Activision Blizzard PlayStation

The ongoing battle between Microsoft and Sony has been a long and difficult process with Activision Blizzard essentially caught in the crossfire.

It's notably stalled Activision's own plans, and has evidently taken its toll on some of the company's key figures (with Sony refusing to sign the Call of Duty deal), so how is this going to impact Activision's relations with Sony going forward?

In a company-wide email to employees on Tuesday (as highlighted by VGC), Activision Blizzard CEO Bobby Kotick described Sony's recent behaviour as "disappointing" for a partner of "almost thirty years" - referencing a recent claim made by the PlayStation creator that suggested Microsoft could potentially release buggy versions of Call of Duty on Sony's systems.

Kotick said no matter what, Activision would "continue to deliver the best games possible" across all platforms because it "cares too deeply" about its players to ever launch "sub-par versions" of its leading franchises.

The same email from Kotick also acknowledged a comment supposedly made by SIE CEO Jim Ryan, about Sony simply wanting to prevent the merger from happening - grouping this in with the rest of Sony's recent displays behind closed doors.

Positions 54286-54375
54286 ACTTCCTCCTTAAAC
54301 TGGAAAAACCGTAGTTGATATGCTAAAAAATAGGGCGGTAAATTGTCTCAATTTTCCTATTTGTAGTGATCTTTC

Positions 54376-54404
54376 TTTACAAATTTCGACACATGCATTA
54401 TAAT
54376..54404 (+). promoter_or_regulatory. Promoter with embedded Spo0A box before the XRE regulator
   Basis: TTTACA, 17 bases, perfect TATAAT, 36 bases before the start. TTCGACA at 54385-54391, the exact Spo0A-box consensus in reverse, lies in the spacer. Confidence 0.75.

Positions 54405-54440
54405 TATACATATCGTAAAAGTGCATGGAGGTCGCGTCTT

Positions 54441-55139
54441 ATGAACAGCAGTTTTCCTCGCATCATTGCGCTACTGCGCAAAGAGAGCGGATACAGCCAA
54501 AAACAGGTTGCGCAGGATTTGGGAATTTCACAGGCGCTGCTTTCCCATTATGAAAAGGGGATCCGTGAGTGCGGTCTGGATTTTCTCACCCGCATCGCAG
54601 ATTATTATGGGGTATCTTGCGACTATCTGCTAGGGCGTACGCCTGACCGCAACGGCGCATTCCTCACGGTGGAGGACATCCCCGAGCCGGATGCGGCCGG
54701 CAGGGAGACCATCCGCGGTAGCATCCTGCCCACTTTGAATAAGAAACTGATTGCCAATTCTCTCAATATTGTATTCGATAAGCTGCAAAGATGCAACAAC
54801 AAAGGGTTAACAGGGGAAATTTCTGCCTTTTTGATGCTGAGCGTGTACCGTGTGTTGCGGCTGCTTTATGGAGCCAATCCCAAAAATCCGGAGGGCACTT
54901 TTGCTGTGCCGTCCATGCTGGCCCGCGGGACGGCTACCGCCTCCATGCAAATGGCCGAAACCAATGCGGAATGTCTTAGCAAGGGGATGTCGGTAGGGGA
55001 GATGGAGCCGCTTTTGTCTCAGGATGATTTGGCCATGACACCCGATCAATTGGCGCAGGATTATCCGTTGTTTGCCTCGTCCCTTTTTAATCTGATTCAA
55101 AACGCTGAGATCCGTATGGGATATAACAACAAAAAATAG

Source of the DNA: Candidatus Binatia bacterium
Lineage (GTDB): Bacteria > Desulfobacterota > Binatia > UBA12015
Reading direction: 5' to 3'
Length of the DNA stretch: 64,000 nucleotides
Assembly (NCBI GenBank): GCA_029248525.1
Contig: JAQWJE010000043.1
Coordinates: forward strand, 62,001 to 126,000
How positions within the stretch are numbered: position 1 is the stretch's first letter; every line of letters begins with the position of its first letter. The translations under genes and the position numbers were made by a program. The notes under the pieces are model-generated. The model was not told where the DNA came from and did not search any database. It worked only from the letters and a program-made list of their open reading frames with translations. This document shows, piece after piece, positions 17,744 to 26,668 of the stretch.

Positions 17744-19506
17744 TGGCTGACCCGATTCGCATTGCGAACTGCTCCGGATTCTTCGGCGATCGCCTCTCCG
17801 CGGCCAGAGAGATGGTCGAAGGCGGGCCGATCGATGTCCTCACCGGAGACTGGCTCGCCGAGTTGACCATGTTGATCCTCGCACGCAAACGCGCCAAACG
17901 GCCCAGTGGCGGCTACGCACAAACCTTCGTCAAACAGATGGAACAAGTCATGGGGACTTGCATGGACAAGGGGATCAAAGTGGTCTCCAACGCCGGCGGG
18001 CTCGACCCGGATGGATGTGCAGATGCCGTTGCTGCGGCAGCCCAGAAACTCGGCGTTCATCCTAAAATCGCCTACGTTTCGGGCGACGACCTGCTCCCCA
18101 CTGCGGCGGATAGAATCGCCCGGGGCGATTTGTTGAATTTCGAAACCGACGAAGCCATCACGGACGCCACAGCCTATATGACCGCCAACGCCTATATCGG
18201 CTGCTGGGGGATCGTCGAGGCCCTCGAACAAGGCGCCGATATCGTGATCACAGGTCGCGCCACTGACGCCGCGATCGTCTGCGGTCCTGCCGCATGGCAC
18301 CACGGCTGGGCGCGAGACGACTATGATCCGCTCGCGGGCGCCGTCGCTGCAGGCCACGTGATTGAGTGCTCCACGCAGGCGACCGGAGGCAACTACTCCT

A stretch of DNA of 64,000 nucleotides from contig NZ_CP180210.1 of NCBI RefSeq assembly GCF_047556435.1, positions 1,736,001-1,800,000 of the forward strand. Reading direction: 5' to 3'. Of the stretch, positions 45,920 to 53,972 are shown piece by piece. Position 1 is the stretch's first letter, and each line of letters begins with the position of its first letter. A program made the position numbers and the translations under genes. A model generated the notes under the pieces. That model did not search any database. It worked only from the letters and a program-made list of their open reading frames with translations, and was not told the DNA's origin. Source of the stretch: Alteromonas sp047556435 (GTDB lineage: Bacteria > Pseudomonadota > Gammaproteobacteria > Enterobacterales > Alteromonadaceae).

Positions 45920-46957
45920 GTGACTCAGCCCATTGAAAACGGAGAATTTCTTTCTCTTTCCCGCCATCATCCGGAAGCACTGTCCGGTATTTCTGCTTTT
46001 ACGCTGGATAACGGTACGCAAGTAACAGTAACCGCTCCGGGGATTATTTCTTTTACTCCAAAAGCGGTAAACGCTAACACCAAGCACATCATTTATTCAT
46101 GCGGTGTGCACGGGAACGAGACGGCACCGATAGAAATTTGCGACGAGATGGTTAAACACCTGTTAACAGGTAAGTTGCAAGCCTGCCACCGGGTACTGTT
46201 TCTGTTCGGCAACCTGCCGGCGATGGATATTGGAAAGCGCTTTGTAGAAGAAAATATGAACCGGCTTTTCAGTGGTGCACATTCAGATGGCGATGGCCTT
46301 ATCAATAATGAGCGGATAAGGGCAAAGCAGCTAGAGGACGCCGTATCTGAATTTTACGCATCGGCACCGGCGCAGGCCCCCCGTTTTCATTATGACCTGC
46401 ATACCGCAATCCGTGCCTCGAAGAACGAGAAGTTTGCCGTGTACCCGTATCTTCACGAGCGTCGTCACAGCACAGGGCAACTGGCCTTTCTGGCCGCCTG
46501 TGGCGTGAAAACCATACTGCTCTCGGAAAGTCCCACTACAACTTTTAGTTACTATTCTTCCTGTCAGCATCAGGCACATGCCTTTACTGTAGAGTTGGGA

It was Activision Blizzard's Chief Communications Officer, Lulu Cheng Meservey, who originally shed light on this via social media - mentioning how the Japanese video game giant wanted to block the acquisition:

"We've also offered Sony guaranteed long-term access to Call of Duty. But they keep refusing. Why? The CEO of SIE answered that question in Brussels. In his words: "I don’t want a new Call of Duty deal. I just want to block your merger.”

Sony has now also come under fire from 11 members of Congress in the US - with claims it's unfairly hurting Xbox in Japan, after a U.S. senator suggested Sony had a "monopoly of 98% of the high-end game market in Japan".

What are your thoughts about all of this? Leave a comment below.